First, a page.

What to Do to Have a Strong Guardianship Case

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 How Can I Prepare for a Strong Guardianship Case?

The first step to preparing for a strong guardianship case is hiring an experienced guardianship lawyer. Guardianship is an important role for any individual to take on. It is usually appointed by a probate court, but an individual can petition a family court to become a legal guardian as well.

In most situations, a ward is a minor child, a senior citizen, and/or an individual with severe mental and/or physical disabilities that prevents them from caring for themselves. In some jurisdictions, a guardianship is referred to as a conservatorship.

Usually, if an individual is petitioning to become a legal guardian for another, it is someone they care about and want to ensure their best interests are protected. The requirements and rules for guardianships will vary by state, which is why it is essential to have an attorney’s assistance. 

The individual petitioning for guardianship must show why the potential ward requires a legal guardian. A court may appoint a guardian for a minor child in cases where their parents:

  • Pass away;
  • Abandon the child;
  • Surrender their parental rights; and/or
  • Cannot provide them with proper care.

It is important to be aware that in cases of minor children, the court will use the best interest of the child standard in appointing a guardian. The court will weigh many factors, including:

  • The stability of the environment provided by the guardian;
  • The child’s preferences;
  • The ability of the proposed guardian to provide proper care to the proposed ward;
  • The relationship between the proposed guardian and the child’s family; and
  • Any other relevant information regarding the character of the proposed guardian.

It is also important to be aware that there are two sets of legal rights that may be awarded to a guardian. These include:

  • Guardian of the person. An individual that is appointed guardian of the person is responsible for the minor’s physical and personal needs. They have the right to legally consent on the minor’s behalf. If the minor’s parents are still living, they are legally required to financially support the child. The legal guardian will be in charge of the minor’s: 

    • food; 
    • shelter; 
    • clothing; 
    • education; and 
    • medical needs. 
  • Guardian of the estate. An individual that is appointed the guardian of the estate is responsible for maintaining the minor’s financial and/or other assets until such time as they are able to do so themselves. The guardian owes the ward a fiduciary duty to responsibly manage their property.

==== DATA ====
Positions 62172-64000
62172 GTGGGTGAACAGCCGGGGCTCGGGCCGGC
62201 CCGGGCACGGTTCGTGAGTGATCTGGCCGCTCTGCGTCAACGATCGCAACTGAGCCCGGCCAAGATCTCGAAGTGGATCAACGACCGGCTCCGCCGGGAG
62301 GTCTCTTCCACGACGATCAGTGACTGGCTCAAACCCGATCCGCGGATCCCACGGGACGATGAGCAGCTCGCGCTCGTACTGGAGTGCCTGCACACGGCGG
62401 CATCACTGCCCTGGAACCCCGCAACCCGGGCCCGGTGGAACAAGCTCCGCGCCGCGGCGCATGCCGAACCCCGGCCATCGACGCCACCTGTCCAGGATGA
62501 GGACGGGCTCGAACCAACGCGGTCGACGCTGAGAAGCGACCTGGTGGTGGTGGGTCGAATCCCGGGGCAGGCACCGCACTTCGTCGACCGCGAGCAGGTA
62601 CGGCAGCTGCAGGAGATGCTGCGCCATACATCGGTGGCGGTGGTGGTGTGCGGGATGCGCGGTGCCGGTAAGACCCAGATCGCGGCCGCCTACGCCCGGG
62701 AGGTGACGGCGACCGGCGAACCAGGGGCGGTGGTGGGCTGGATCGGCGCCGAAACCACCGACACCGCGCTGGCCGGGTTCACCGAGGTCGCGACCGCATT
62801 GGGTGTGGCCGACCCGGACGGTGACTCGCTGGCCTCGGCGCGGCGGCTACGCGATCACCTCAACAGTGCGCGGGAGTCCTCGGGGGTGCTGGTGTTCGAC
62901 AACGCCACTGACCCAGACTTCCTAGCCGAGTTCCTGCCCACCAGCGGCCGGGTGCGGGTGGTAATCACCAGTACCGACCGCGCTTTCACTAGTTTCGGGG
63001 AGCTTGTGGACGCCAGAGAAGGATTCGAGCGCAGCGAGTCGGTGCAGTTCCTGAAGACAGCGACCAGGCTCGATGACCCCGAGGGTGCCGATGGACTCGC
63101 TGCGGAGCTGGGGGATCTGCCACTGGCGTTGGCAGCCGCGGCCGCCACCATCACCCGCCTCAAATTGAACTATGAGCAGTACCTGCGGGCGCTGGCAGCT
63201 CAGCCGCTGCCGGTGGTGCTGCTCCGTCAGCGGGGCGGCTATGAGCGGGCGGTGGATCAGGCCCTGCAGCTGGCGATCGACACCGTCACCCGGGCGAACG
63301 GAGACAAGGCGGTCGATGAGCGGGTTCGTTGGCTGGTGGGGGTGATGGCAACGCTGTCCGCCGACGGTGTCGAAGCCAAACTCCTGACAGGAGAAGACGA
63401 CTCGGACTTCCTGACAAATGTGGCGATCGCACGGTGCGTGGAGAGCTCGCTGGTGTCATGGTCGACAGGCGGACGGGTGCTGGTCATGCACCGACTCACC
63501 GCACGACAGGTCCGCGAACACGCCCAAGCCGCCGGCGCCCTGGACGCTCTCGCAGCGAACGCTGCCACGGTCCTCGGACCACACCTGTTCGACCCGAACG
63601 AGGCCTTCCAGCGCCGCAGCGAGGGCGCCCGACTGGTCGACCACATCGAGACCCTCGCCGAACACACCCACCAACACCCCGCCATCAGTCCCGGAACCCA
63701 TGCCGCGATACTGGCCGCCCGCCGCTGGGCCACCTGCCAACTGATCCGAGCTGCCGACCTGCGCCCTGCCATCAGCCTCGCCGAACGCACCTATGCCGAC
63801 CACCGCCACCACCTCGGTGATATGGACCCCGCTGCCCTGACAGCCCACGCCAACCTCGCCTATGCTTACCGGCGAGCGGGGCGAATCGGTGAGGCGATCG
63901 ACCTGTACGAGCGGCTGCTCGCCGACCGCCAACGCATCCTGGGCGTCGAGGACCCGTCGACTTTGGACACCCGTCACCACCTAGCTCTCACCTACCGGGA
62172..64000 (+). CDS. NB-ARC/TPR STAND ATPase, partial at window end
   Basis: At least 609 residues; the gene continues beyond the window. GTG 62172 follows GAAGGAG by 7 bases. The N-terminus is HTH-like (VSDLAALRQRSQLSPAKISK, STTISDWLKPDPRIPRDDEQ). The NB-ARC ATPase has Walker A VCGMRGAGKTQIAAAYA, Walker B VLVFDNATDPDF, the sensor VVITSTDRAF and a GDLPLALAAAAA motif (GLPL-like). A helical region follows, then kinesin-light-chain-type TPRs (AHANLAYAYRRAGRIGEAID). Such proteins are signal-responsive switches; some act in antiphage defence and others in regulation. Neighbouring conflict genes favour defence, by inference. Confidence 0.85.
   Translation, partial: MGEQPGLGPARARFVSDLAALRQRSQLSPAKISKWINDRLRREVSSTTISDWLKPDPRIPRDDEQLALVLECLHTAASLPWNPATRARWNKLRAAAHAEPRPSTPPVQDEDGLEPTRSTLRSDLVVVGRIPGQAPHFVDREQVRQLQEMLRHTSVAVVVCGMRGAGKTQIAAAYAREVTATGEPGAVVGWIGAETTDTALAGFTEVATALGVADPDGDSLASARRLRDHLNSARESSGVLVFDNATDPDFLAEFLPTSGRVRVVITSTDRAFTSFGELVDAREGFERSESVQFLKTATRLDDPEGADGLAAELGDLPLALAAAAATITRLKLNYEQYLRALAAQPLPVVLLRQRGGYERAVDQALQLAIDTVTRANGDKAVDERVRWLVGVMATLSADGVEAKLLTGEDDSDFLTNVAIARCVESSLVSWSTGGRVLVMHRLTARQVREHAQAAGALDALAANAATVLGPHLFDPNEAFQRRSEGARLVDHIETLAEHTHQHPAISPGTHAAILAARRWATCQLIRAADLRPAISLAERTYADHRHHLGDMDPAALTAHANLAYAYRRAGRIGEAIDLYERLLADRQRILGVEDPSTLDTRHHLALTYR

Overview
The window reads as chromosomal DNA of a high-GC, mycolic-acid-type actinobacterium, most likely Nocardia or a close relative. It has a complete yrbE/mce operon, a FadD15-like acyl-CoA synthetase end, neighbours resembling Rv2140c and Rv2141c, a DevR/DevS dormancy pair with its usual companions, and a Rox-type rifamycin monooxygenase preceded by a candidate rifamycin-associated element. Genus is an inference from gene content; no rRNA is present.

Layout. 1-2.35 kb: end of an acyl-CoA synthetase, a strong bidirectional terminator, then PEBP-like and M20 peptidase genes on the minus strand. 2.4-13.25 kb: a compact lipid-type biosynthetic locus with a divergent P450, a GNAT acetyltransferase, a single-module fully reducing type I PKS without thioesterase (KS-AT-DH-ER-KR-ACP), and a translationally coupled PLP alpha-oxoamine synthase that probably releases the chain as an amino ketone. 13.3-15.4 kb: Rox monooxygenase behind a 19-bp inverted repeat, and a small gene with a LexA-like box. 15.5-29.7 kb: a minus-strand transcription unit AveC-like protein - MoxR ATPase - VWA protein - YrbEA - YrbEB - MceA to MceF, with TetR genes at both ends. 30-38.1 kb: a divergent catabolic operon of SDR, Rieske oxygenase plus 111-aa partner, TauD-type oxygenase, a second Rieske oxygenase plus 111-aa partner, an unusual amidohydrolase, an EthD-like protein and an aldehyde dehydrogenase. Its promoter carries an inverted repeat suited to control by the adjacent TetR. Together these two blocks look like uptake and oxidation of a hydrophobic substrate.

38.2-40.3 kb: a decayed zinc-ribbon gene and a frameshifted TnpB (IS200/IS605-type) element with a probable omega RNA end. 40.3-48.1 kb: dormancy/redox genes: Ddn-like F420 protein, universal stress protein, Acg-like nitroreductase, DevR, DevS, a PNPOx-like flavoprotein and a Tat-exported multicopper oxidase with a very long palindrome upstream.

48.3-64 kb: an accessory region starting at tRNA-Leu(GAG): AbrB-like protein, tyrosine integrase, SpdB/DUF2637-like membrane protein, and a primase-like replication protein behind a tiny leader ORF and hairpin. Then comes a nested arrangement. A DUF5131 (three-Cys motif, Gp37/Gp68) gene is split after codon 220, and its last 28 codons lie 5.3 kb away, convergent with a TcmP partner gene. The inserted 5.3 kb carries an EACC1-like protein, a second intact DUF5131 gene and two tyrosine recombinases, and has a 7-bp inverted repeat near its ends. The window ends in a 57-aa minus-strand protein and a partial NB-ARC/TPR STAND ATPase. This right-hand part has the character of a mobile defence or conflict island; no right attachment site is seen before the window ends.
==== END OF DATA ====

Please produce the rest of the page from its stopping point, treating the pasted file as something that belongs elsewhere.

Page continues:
In cases where an adult may need a guardian, it is more difficult to obtain because a court may hesitate to deprive an adult of their legal rights and/or powers as a citizen. This type of case requires a higher level of proof that the individual is unable to care for themselves. The potential ward is also entitled to due process, which includes:

  • Service;
  • Legal counsel;
  • The right to attend and hearings and/or proceedings;
  • The ability to question and/or confront witnesses; and
  • The right to present evidence in court on their own behalf.

Similar to minors, guardianship responsibilities for an adult may be split. It is also possible the court may determine that the individual needs a daily guardian for basic needs and medical care but is capable of handling their own legal and/or financial affairs.

What Type of Documents and Questions Should I Gather Before I Meet with My Guardianship Lawyer? 

Meeting with a guardianship lawyer is the first step in the process of becoming a guardian. The process begins in court by filing the proper paperwork, usually in a family court. In these filings, the potential guardian will explain to the court why the potential ward needs a legal guardian. Many states required a potential guardian attach an approved background check to these filings.

Prior to meeting with an attorney, it is important to gather some documents. The attorney will need detailed and accurate information, including:

  • The ward’s birth certificate;
  • An existing will and/or power of attorney;
  • Medical records documenting any disabilities, if applicable;
  • Criminal justice and/or protective services records;
  • Additional information and/or evidence regarding the ward’s safety and welfare; and
  • Any information the potential guardian may have regarding the parents’ willingness and/or fitness to parent.

If the potential guardian has any questions about the process, it is important to make a list and bring that to the meeting. There are no silly or unimportant questions.